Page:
An Aboriginal-owned investment group that was supposed to help end poverty on Manitoba First Nations instead blew its money on strippers, booze, fancy food and exotic trips, APTN Investigates has learned.
Corporate credit card statements from Tribal Councils Investment Group show $13,000 spent over two days in 2012 at Sapphire, a high-end Vegas strip club.
Another American Express statement shows $5,300 spent one day at “L.R. Inc Etobicoke.”
A profile of strip clubs aimed at businessmen visiting Toronto on the website nowtoronto.com, says “The Landing Strip … (is a ) high-end club in west Etobicoke… for business discretion, strip chips charged to a client’s credit card appear as D.E. Limited or L.R. Inc.”
Another statement shows a $3,800 dinner at Prime, a posh eatery at the Bellagio hotel in Vegas.
Over the course of five days in January 2012, $3,900 was spent at Hy’s Steakhouse in Winnipeg.
All of the charges were on credit card statements made out to former TCIG CEO Allan McLeod’s.
An APTN investigation into the rise and fall of TCIG also found McLeod’s wife Karen had cheque signing authority for TCIG’s charitable foundation and wrote a cheque for $29,650 to the Pursuit of Excellence Hockey Academy. Their son attends school there.
APTN also found flight logs that show TCIG staff enjoyed many trips on the corporate jet, including to the Bahamas and Vegas. The Bahamas flight cost $31,000.
TCIG was founded in 1990 by Manitoba’s seven tribal councils. They each kicked in $25,000 to create an investment company that would pay dividends back to them and flow into the 55 communities they represent. TCIG owned Arctic Beverages, a distributor of Pepsi and Frito Lay products throughout the north. At its peak in the early 2000s, TCIG had investments in transportation, fuel, health services, banking, restaurants, golf courses and real estate, to name a few.
“Just the model of straight business investment and straight return which allowed communities to take dividends and do whatever it was that was important — so if they wanted to increase social services or wanted to help youth in training there were no strings on the dollars,” says Wanda Wuttunee, professor of Aboriginal business at the University of Manitoba’s Asper School of Business.
During its heyday, TCIG was grossing $100-million a year. But the seven tribal councils were only getting a hundred or so thousand dollars in dividends. It appeared much of the profits were funding head office extravagance. People started scrutinizing the board and management.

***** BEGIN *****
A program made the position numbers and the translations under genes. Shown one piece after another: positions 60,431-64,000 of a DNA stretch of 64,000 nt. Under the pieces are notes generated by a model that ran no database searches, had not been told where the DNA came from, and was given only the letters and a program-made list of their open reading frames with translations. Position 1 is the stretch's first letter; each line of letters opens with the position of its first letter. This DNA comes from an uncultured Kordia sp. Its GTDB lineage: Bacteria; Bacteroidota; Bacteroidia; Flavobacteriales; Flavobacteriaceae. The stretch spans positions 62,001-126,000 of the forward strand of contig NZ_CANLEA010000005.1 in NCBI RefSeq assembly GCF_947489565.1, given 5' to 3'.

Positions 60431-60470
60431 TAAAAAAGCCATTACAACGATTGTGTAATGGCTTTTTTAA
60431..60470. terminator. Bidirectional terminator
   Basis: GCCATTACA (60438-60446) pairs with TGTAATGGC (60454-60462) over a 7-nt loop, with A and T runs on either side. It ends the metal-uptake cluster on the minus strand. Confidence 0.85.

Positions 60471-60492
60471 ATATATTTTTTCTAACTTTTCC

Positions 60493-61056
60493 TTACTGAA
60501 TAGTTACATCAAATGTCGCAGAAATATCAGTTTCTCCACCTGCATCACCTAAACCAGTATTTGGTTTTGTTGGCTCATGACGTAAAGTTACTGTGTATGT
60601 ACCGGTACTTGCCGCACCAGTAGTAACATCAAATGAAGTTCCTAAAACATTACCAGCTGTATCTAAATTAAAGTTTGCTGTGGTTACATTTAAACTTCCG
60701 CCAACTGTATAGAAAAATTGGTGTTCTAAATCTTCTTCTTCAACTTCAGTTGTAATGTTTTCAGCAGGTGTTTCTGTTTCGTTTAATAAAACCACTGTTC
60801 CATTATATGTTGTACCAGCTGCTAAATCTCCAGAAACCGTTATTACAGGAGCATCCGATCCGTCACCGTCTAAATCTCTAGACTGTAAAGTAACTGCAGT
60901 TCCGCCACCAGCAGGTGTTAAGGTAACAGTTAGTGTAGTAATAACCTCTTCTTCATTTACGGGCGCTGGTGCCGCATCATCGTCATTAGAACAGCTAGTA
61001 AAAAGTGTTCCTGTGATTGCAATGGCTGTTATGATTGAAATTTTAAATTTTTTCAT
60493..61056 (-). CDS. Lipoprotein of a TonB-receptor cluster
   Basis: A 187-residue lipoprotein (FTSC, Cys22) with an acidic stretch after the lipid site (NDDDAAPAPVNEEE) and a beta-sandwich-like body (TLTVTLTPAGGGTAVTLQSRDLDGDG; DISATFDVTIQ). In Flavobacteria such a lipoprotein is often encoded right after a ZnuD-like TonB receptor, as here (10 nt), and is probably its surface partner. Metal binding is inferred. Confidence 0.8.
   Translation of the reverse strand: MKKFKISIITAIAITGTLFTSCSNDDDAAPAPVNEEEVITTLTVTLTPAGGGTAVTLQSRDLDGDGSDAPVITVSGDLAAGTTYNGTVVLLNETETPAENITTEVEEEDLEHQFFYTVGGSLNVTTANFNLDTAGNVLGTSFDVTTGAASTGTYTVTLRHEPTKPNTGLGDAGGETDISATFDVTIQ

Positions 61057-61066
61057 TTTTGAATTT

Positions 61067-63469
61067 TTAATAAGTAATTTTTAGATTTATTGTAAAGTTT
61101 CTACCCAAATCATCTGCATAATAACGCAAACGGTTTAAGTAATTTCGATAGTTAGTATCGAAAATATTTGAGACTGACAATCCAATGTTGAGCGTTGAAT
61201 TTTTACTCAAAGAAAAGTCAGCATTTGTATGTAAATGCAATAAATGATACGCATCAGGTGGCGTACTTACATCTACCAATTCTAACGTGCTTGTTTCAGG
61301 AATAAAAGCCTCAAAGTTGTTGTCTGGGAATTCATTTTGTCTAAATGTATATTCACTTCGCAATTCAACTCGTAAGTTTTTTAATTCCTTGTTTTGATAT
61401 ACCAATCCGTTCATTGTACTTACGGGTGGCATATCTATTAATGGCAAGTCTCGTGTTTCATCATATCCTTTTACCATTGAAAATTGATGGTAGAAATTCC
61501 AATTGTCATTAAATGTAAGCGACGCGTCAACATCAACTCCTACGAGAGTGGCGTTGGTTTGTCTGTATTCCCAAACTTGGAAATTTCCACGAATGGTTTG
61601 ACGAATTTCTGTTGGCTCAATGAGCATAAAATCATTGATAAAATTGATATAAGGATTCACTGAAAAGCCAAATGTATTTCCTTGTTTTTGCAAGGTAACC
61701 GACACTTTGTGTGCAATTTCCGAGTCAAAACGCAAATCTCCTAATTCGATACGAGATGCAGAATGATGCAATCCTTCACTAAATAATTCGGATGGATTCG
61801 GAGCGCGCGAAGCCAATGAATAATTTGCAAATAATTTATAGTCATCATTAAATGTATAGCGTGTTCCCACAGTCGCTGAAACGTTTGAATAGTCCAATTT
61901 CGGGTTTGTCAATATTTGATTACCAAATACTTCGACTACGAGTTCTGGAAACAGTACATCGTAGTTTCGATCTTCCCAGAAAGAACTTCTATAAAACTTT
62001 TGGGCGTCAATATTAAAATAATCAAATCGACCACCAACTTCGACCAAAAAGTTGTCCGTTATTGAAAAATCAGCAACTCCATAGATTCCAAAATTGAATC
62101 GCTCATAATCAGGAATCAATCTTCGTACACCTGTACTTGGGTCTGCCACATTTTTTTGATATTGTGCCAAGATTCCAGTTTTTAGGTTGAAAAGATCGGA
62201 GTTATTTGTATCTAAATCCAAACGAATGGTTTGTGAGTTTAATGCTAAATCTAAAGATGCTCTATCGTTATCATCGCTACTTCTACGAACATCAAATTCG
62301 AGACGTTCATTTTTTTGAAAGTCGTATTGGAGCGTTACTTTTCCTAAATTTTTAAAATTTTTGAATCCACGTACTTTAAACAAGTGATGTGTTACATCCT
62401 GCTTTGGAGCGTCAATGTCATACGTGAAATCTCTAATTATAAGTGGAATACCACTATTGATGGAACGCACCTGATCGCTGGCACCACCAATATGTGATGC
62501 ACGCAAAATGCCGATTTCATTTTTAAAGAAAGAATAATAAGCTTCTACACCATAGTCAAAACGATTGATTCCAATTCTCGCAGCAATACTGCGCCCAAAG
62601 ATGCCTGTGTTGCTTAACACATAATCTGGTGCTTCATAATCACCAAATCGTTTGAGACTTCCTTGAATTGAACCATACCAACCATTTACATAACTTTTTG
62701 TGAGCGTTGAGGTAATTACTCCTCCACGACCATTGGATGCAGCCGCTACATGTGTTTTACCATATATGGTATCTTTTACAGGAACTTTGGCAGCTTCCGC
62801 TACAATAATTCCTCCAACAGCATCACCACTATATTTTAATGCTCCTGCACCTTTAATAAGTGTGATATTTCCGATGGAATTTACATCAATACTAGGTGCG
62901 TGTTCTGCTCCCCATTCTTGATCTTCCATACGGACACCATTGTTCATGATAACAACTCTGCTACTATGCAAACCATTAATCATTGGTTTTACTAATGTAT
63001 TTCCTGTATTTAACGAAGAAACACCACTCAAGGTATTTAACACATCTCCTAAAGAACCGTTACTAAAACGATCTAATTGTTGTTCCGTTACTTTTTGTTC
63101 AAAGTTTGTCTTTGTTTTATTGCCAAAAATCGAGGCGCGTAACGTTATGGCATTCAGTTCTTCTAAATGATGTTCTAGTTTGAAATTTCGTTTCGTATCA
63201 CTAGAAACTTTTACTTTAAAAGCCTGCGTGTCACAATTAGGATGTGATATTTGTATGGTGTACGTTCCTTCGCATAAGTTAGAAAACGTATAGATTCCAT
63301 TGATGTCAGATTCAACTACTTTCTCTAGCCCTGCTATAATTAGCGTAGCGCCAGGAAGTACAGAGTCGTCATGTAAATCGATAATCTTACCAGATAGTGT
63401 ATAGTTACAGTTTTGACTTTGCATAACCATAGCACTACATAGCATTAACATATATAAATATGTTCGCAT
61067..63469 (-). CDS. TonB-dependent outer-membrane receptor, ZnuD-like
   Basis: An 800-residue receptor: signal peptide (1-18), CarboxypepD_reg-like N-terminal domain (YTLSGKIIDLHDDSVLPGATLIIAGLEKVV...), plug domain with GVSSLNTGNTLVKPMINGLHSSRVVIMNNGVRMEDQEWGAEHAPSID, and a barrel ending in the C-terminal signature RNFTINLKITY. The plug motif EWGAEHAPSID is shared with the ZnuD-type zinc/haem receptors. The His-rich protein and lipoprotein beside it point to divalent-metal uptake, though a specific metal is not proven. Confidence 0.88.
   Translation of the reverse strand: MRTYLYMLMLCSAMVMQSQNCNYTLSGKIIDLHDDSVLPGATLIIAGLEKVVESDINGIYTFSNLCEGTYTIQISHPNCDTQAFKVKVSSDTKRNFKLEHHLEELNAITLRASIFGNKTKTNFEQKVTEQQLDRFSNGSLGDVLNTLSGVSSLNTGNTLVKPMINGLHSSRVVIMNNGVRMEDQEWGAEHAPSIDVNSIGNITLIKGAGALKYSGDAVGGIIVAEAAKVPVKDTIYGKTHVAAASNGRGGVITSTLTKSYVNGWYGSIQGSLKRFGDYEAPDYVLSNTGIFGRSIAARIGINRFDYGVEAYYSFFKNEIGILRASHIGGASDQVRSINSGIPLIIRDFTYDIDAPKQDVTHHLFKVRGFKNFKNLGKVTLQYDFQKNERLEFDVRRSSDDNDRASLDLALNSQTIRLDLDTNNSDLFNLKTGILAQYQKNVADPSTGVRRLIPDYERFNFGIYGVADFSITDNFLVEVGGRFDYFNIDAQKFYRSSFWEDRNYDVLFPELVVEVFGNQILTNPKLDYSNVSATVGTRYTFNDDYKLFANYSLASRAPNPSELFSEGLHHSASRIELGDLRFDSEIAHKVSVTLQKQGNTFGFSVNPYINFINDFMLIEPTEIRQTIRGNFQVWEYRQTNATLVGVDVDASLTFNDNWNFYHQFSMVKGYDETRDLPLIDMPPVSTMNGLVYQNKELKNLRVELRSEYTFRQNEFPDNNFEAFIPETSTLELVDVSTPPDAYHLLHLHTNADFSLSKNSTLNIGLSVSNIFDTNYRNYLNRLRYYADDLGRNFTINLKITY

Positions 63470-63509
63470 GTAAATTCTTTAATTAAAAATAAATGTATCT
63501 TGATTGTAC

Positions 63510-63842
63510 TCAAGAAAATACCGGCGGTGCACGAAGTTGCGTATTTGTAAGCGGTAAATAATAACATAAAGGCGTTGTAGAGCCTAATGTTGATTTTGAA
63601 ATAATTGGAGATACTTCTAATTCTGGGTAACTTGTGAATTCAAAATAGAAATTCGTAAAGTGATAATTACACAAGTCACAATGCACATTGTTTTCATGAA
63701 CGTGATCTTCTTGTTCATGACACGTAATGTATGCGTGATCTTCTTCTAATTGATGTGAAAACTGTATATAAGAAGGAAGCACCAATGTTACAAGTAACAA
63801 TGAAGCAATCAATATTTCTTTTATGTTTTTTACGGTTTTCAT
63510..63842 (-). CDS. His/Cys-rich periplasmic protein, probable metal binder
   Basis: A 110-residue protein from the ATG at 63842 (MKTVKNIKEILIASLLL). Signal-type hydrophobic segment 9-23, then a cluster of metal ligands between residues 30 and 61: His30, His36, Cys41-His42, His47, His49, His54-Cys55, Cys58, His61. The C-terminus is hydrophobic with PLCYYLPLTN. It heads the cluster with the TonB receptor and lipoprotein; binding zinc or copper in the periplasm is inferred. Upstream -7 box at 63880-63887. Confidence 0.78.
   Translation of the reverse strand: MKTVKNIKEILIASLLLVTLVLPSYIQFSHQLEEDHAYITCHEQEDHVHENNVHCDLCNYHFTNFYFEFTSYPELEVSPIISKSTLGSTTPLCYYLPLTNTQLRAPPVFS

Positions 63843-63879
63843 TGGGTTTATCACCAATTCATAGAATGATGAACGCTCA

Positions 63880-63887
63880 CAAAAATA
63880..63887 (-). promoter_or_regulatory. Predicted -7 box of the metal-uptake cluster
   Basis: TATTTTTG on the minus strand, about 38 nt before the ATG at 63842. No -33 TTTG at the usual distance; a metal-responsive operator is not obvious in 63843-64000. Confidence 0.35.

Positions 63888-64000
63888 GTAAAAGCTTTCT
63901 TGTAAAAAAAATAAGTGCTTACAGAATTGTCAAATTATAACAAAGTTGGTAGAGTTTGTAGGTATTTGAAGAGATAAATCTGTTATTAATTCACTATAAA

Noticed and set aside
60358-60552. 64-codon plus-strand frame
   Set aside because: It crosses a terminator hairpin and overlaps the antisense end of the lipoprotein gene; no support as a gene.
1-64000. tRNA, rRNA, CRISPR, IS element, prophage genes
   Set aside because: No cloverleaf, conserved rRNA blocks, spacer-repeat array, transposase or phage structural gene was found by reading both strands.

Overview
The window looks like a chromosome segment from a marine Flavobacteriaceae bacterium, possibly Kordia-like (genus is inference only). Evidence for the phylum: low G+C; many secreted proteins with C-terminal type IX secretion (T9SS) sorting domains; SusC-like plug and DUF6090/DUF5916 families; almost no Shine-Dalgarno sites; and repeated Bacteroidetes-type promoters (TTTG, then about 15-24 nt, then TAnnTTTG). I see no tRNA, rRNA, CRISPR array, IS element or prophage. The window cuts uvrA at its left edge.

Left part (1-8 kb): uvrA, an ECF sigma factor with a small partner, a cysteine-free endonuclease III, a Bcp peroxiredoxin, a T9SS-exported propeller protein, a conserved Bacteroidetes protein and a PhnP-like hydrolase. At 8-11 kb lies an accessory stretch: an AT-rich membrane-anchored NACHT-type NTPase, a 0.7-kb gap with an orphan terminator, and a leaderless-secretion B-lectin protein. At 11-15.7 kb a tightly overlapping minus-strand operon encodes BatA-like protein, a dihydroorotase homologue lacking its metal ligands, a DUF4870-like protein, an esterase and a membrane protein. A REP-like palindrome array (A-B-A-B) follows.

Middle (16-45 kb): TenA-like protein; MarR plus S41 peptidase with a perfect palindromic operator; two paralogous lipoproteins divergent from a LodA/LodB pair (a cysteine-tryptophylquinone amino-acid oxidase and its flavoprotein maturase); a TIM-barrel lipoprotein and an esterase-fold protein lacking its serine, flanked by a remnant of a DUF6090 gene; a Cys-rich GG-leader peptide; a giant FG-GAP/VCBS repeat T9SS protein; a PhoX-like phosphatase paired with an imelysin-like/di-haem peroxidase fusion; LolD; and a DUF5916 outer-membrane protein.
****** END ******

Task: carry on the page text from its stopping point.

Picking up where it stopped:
“This is Manitoba, for Pete’s sake,” said Winnipeg Free Press business reporter Martin Cash, who covered TCIG over its lifespan. “No matter how large a company you are, you can’t flaunt it around this town.”
Despite all the riches at TCIG, Alan Isfeld of First Nations Voice newspaper pointed out in 2013, the dividends being paid to the tribal councils worked out to at most “$8.37 per year” for every man, woman and child.
Meanwhile TCIG’s board of directors had signed McLeod to a 25-year “irrevocable” contract as CEO. It paid him in excess of $1-million a year plus bonuses and perks.
“He was being paid more than a million dollars a year for a company that was grossing about $100-million a year,” Cash said. “I made comparison to the Northwest Company which grosses $1-billion a year and that (CEO) makes just a little bit more than McLeod was earning. A company 10 times the size.”
And that’s tax-free income.
McLeod claims to live on the Brokenhead First Nation, north of Winnipeg, even though he and his wife regularly entertained at a home on Woodstone Drive in East St. Paul, a tony suburb of Winnipeg. Manitoba Land Titles listed Karen McLeod as the owner and said she sold it in 2012.
McLeod was overthrown in 2013, along with a handful of senior staff, in a coup by the tribal councils. He and his wife still claim to live on the Brokenhead First Nation and insist a home in Kelowna, B.C. where their children attend school, is only a “recreational property.”
After 24 years and multi-millions of dollars, there’s very little left of TCIG, a receptionist, office manager and a ragtag board of directors have little to do after TCIG’s assets were sold off to pay bills.
APTN learned in addition to questionable head office spending, investors themselves weren’t paying bills, which sank the TCIG ship. They owed TCIG about $8 million at a time when TCIG owed suppliers and lenders about $9 million.
No one from TCIG would be interviewed. But a statement from manager Heather Berthelette says “restructuring has not been easy or without casualties but we are ready to humbly begin to stand for what we originally stood for.”
As for Allan McLeod, he twice canceled a sit down-interview with APTN and has declined to respond by phone or email to questions about his time as CEO. He is suing TCIG for wrongful dismissal and TCIG is countersuing over how he ran the company.
“Yes, bad things happened and it’s sad that it’s not there and it’s sad that those (55) communities will not have an opportunity to benefit from a company like TCIG,” said Wuttunee, adding though that the TCIG model could work under different circumstances.
Late Friday night, Mcleod responded to APTN Investigates with a statement that deals with numerous media stories about him.
“I have been the subject of vague, unfounded, false allegations that are not based in evidence,” wrote Mcleod.
Mcleod did not comment specifically to either the APTN Investigates story dealing with spending allegations.